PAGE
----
# Thread: vectors a couple questions

1. ## vectors a couple questions

can vectors be n dimensional?
ie
std::vector<int> map[10][10];

and can you assign elements to a vector using array notation ie
map[0][0]=10;

How do I initialize a vector?
I saw an example where an array was created then used in the declaration of the vector.
integer array[10]={1,2,3,4,5,6,7,8,9,10};
std::vector<int> map(array);//somthing like this is this the only way or even correct as im going off my own feeble memory.

2. Well, you can have vectors of vectors. For example, a matrix (can be represented as): vector<vector<int> >

As for initialization, you can fill the whole thing with a given value on creation: vector<int> array(10, 2); // 10 elements containing the value 2

You might want to look at Blitz++. It might be more suited to your purposed if you are dealing with matrices and tensors: http://www.oonumerics.org/blitz/

3. can vectors be n dimensional?
ie
std::vector<int> map[10][10];
No, but then arrays can't be n-dimensional either, technically; you can only have arrays of arrays, which in most cases amounts to pretty much the same as a 2d array. Similarly, you can make a vector of vectors, but not really a "2d" vector.

std::vector<std::vector<int>> map;

Your code, if I'm interpreting it correctly, will create an array of 10 arrays of 10 vector<int>'s. In other words, that will create a 10X10 "2d" array of vectors.

and can you assign elements to a vector using array notation ie
map[0][0]=10;
Yes, if you make a vector of vectors like I said above. Otherwise you would be assigning the value 10 to a vector, not an int variable.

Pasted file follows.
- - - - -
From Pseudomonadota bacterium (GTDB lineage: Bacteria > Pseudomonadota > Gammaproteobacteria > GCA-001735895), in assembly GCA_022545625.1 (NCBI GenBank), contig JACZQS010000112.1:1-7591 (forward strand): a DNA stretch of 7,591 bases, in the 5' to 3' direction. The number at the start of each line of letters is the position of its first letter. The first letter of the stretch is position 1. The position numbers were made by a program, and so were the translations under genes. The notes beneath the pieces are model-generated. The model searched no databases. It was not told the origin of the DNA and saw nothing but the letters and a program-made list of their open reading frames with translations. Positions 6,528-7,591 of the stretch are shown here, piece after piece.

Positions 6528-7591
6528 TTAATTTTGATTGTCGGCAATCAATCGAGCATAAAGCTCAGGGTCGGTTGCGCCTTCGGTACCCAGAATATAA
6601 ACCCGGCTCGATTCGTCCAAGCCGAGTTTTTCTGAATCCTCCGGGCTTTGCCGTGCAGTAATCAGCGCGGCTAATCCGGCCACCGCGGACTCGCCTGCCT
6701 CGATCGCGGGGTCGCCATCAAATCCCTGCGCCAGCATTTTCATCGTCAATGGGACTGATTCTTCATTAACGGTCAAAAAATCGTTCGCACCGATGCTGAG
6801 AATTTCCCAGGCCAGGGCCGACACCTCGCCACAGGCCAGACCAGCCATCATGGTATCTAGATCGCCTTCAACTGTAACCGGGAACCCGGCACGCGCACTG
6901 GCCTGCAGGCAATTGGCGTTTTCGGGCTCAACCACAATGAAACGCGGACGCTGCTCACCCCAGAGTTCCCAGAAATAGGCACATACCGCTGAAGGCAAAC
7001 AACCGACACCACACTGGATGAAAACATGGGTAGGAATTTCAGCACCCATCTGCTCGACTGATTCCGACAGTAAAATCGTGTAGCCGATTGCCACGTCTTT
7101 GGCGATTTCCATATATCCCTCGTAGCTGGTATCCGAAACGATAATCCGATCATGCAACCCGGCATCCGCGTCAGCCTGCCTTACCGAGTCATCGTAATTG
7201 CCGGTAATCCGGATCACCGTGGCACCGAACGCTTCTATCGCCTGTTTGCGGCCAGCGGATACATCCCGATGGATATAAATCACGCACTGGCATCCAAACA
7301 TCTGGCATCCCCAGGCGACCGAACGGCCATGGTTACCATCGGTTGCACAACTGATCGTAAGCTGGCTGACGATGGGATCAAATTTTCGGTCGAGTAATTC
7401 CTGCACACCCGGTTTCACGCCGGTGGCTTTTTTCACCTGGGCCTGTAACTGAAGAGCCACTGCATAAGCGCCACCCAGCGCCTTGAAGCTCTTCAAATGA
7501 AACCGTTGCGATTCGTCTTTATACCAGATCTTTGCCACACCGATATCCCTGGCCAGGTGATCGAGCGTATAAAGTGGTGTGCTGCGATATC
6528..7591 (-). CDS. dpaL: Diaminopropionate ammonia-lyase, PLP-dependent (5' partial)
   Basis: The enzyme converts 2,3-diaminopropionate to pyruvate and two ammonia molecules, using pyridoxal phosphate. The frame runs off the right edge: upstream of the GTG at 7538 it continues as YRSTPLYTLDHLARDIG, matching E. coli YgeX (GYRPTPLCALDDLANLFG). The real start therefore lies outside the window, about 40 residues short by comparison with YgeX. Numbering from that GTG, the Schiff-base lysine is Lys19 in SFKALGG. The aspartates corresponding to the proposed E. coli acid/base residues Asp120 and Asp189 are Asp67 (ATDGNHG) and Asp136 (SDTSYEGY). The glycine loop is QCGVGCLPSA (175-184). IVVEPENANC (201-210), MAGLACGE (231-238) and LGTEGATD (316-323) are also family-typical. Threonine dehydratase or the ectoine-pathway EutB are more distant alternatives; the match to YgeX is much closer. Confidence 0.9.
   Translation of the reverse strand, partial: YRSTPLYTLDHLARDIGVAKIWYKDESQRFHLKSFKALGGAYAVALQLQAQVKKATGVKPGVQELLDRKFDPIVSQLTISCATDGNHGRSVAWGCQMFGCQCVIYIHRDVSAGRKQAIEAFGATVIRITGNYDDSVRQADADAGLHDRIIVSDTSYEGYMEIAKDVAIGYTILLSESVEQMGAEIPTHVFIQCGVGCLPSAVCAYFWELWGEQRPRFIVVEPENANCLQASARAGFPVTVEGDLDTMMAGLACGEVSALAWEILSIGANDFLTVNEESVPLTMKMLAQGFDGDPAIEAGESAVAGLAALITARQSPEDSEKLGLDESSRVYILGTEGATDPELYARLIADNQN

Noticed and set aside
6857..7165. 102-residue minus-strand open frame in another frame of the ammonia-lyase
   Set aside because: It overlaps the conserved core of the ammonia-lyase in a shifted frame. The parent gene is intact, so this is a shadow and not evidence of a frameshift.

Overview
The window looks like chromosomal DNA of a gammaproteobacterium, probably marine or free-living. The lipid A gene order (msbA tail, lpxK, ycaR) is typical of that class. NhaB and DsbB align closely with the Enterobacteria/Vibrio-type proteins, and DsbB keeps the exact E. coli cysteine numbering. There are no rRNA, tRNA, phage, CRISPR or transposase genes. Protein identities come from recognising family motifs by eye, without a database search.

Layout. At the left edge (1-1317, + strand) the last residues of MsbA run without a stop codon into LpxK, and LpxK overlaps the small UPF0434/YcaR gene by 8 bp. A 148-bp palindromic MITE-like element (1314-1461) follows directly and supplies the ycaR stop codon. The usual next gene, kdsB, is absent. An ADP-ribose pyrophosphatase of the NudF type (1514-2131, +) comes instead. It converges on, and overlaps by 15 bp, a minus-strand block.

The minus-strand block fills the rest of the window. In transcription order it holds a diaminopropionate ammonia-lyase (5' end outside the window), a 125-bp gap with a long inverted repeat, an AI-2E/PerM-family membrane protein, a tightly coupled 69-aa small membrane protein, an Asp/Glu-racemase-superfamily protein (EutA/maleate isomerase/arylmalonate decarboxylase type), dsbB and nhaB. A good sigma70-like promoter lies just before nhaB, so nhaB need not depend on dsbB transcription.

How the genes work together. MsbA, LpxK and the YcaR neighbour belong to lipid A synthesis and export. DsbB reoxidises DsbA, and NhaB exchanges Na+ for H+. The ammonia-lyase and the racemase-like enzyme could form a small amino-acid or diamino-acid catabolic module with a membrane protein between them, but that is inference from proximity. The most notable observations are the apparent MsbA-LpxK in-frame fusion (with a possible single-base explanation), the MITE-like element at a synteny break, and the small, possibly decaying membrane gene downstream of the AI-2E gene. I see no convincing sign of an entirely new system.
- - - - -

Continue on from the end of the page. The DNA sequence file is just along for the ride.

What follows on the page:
How do I initialize a vector?
I saw an example where an array was created then used in the declaration of the vector.
I don't think you can initialize it with an array, although that might be possible. You can initialize it with another vector though, and it will copy the other vector's contents.

4. Thanks for the replies. I am not working with Matrices I just thought I would use a vector for a 2d map to create a map generator/solver.

Again thanks for helping clear things up.
oh btw found where I saw the code for initializing a vector with an array fig 21.15 pg 1110 Deitel & Deitel C++ How to Program
here is the excerpt

Code:
```.
.
.
15     int array[SIZE]={1,2,3,4,5,6};
16
17     std::vector<int> integers(array,array+SIZE);
.
.
.```

5. Ah, yes. I thought that was only for copying a section of a vector (using begin() etc. to get the "iterators"), but then an iterator is just a pointer, so I suppose the array works too...

6. Code:
```#include <iostream>
using std::cout;
using std::cin;
using std::endl;

#include <stdlib.h>
#include <vector>
#include <algorithm>

int main(int argc, char *argv[])
{
std::vector<std::vector<int> > map;

map[0][0]=10;

cout << "Vector contents:\n";

system("PAUSE");
return 0;
}```
ok I am able to create a vector of vectors and access an individual member but I have a couple of questions/problems.

I created the vector of vectors but do not know how to declare the number of elements in the vectors or how to initialize say a vector of a int vector of 10 elements to a given number. I understood the simple initialization ie std::vector<int> map(10,2); but how do I do it with a vector of vectors.

Secondly since I am accessing an element that hasn't been declared I assume it is dynamicaly creating the first element similar to function push_back();

finally if I try this code
std::ostream_iterator<int> output(cout, " ");

I get the compiler error:
main.cpp:13: `ostream_iterator' undeclared in namespace `std'

Is this not valid?

7. >but how do I do it with a vector of vectors.